Once you have found potential functions where the faulty code might be in, start by looking into the unit tests for the relevant functions. The unit tests are a good place to start as it should show you the function’s behaviour and how they are intended to be used.

Unit tests

Photo credit: Ferenc Almasi

Reading through unit tests will also help you identify the appropriate place to start writing additional tests to try and reproduce the bug. More complex bugs may not be reproducible with unit tests alone, but if possible, adding unit tests as you fix the bug is generally a good practice. They ensure that if the bug appears again in the future, your new test cases should catch them before they end up in production.

3. Ask questions

This may sound like an obvious one, but honestly, asking questions is one of the best ways to integrate yourself into a new team. Good questions deepen your understanding of how your team works, why the codebase is structured in a certain way and any background information about the product that you won’t find from doing a Google search alone.

When asking questions related to why the codebase is written and structured in a certain way, it is important to do it with tact and empathy so you don’t come across as harshly criticising your team and put them in defensive mode. Instead, you want them to help you so you can get up to speed as quickly as possible!

Ultimately, no developers want to write bad code. While certain ways of structuring and coding styles may seem sub-optimal to you, there may be good technical reasons for doing so at the time (e.g. certain language features weren’t available). Respect your team. If you come up with ideas of improvement while trying to gain an understanding with your questions, suggest these in the next team meeting!

Asking questions

In addition to the onboarding documentation (see advice #1), the commit history of the codebase can be another great resource to use to come up with meaningful questions. The great thing about commit history is that it tells you exactly who has worked on certain files. If those people are still part of your team, they are probably the best people to ask your burning questions about that part of the codebase.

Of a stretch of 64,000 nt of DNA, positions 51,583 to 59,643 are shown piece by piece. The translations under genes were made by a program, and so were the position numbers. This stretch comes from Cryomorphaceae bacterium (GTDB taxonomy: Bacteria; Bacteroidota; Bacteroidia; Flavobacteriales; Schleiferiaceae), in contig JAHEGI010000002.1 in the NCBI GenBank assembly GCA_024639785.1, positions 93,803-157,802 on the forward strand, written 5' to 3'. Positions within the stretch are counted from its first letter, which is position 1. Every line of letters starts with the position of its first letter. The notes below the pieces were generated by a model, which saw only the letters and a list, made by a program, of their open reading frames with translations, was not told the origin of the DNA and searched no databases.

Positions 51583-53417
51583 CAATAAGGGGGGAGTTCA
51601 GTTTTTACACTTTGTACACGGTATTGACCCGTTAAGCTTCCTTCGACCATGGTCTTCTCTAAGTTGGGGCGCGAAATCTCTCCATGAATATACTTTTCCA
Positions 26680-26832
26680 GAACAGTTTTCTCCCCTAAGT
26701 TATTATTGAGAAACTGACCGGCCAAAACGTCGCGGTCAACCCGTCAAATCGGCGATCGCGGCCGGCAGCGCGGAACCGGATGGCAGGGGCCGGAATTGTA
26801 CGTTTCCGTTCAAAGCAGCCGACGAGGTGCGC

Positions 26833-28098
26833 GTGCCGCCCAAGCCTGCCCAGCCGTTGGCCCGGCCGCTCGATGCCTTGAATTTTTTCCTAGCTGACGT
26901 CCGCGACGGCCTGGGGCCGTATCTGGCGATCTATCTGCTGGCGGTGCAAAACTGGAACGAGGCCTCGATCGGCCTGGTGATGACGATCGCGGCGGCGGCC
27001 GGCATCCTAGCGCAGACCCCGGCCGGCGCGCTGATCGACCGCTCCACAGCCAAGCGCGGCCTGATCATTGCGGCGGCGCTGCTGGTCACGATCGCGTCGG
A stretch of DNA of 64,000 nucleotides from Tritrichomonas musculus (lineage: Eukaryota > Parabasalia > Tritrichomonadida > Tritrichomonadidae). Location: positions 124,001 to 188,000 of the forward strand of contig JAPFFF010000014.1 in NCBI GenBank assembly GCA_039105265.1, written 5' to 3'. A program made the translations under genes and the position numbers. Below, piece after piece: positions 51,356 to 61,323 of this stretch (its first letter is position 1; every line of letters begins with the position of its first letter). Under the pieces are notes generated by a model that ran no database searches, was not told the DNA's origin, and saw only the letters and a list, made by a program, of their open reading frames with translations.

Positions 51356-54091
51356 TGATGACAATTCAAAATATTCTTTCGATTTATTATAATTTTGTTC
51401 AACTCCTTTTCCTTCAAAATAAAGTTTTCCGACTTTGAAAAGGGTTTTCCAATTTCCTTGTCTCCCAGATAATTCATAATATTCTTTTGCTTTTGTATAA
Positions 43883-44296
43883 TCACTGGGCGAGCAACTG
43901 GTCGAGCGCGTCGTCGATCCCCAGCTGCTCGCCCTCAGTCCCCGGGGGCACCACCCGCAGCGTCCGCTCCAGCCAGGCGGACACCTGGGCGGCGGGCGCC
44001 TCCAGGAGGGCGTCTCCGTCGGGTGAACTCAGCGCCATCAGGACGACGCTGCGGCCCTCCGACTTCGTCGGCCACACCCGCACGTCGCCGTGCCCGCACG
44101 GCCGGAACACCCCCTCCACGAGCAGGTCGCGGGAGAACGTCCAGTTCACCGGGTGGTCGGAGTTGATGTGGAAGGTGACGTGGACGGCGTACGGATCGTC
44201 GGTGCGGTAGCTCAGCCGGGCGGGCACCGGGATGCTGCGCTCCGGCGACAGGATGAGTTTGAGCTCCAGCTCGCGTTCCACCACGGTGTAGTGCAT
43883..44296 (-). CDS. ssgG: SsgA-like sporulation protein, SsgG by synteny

From experience, some good questions to start with include:

  • What software development methods do they follow?
  • How and why are certain decisions made (e.g. coding styles, structure, the software’s architecture etc)?
  • What is the history behind the naming of certain internal terms?
  • Do people prefer to work individually (and get help when necessary), or do they work better in a pair programming setting?
  • How are product decisions driven? Is it a collaborative effort between a product’s owner and developers?

4. Know your teammates

Building the company's product will involve working with your team, so get to know them! I am not saying you have to be best friends with everyone in your team, as some people may prefer to keep their work and social life separate, but having good working relationships with your teammates will make your life easier (for reasons outlined in previous advice) and more enjoyable.

A good place to start for knowing your teammates better is by looking out for any social or watercooler channels that your work chat may have. These will often range from people informally organising a time to make coffee together, having a game of pool/foosball (or whatever tabletop games your office have) to having lunch together. When you see an activity being planned, respond to it and agree to join in.

Playing foosball

Photo credit: Bao Truong